Alphacool Starts GPU Water Cooler Customization Service

Alphacool has launched a new service – GPU Cooler Customization. The aim of this service is not only to reduce the costs of water cooling components, but also bring compatibility far beyond only high-end graphics cards.

In the past there were two options: buying a full-cover water block for your specific graphics card, or buying a universal block, though both options had their problems. The full-cover blocks would only work on that specific card, so upon upgrading, you'd also have to buy a new water block. The universal options never properly cooled memory or VRM circuitry and didn't always work on all cards.

Alphacool's GPU Cooler Customization service pretty much solves the problem as it splits the cooler up into multiple parts. There will be a core water block that cools only the GPU, and there will be a separately designed cooling plate. The core block will be a universal block that will work on most graphics cards. The bigger cooling plate will be built specifically for the graphics card in question. This block won't have any liquid flowing through it, though.

As an example, a complete kit is available for the GTX 750 Ti cards for about €59, while the GTX Titan Black solution will cost €79. Backplates are included in this price and are part of the standard kit.

Say though, that you want a block for your non-reference card and it is not in Alphacool's lineup; normally, you'd have to wait. Alphacool has a cool kick-off program though, where if they don't have a design for your card yet, they might agree to let you send your card over so they can scan it and get a block made. As a thank-you for lending them your card they'll return the card to you with a free core block, cooling plate, and a backplate. The next person who wants a block for that card will have to pay though, as Alphacool will have added the designs to the library.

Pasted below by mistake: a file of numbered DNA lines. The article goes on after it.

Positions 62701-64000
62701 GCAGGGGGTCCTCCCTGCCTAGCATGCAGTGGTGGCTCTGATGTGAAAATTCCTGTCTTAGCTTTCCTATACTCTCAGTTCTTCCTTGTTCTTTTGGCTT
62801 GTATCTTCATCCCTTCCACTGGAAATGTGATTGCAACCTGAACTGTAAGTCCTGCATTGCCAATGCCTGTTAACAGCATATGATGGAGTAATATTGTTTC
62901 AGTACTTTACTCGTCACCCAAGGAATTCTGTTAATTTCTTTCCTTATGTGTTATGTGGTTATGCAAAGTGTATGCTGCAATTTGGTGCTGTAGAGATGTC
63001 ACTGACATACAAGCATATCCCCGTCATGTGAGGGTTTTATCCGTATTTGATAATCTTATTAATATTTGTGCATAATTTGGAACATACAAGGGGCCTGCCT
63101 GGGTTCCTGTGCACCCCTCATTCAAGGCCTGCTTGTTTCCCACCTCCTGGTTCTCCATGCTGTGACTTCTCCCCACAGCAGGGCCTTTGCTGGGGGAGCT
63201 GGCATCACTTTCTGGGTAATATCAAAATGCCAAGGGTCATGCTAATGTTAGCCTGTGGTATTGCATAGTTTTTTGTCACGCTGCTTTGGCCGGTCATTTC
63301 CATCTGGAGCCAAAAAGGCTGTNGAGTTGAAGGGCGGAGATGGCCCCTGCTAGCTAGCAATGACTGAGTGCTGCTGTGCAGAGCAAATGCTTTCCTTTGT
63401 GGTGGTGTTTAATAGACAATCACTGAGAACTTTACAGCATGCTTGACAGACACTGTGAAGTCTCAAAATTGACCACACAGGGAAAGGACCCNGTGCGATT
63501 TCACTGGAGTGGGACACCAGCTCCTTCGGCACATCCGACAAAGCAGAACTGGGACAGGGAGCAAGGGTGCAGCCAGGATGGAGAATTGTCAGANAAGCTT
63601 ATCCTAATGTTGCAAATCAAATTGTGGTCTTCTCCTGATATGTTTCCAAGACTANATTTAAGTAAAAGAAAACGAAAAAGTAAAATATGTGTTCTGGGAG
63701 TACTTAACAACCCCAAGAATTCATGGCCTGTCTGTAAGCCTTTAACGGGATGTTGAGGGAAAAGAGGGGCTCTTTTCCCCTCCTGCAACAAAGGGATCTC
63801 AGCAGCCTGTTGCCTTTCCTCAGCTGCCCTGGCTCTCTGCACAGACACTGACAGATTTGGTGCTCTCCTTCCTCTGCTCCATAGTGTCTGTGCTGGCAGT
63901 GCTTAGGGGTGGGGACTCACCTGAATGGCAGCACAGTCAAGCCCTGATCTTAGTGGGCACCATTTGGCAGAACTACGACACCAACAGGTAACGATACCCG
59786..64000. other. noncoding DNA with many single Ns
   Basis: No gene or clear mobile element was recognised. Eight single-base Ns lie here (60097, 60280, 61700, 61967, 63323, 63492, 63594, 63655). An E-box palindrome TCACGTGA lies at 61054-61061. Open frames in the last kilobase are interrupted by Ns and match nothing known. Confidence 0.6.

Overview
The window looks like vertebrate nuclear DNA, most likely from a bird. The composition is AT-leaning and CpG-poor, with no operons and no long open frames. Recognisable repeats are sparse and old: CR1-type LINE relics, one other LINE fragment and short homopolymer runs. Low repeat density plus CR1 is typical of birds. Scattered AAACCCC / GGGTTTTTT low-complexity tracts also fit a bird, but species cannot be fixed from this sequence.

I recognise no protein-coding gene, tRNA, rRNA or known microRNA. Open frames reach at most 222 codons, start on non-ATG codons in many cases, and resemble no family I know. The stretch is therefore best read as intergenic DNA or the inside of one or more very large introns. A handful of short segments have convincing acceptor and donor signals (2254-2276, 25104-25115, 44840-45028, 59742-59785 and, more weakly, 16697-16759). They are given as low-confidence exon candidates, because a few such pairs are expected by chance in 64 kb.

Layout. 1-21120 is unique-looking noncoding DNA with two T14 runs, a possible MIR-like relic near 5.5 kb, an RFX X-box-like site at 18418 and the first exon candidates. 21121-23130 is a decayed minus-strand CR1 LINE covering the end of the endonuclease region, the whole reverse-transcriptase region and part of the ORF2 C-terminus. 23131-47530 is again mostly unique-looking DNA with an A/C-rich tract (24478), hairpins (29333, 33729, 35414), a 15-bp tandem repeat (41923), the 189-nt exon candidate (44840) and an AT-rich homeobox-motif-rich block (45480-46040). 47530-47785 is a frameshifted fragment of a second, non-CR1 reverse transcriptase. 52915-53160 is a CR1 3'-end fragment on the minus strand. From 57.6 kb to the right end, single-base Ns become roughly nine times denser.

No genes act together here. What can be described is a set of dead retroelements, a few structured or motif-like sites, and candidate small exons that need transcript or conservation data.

This seems like a fairly good solution to make water cooling a bit more affordable. Of course, the performance won't be entirely on the same level as hard-core water cooling, but it'll be a much more affordable way to get water blocks onto your GPUs. Time will tell if it succeeds.

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Niels Broekhuijsen

Niels Broekhuijsen is a Contributing Writer for Tom's Hardware US. He reviews cases, water cooling and pc builds.

  • wysiwygbill
    I certainly like this better than gluing individual heat sinks to individual chips and hoping they don't fall off and hit the motherboard. Still, I'm not sure it's that much of an improvement if you do use a standard high end card and have a cystin water cooling loop.

    Now, replace the standard waterblock with one connected to a sealed loop and I think that might be a good alternative. Replacing the waterblock, pump, and the radiator is even worse than replacing just the block.

    Closed loop coolers have even less availability than waterblocks for video cards and they invariably have those heatsinks on the individual chips I mentioned.
  • DarkSable
    No kidding? That's pretty awesome.

    I strongly disagree with the poster above if I'm reading them correctly - why are you wanting the graphics card to have a closed loop attached?
  • wysiwygbill
    I've had both types of cooling loops and the custom loop with koolance pumps, etc. required too much maintenance to flush/replace fluids, etc. Also, I like a smaller case now and the sealed loop with a single 120mm radiator should be sufficient if air cooled is. I replace the radiator fans with Noctua high-pressure fans for any radiators and just run them at 100% all the time. That said, I haven't had much luck ever finding a sealed loop for my video cards. Inno3D usually releases them for the current high end but are only in Europe.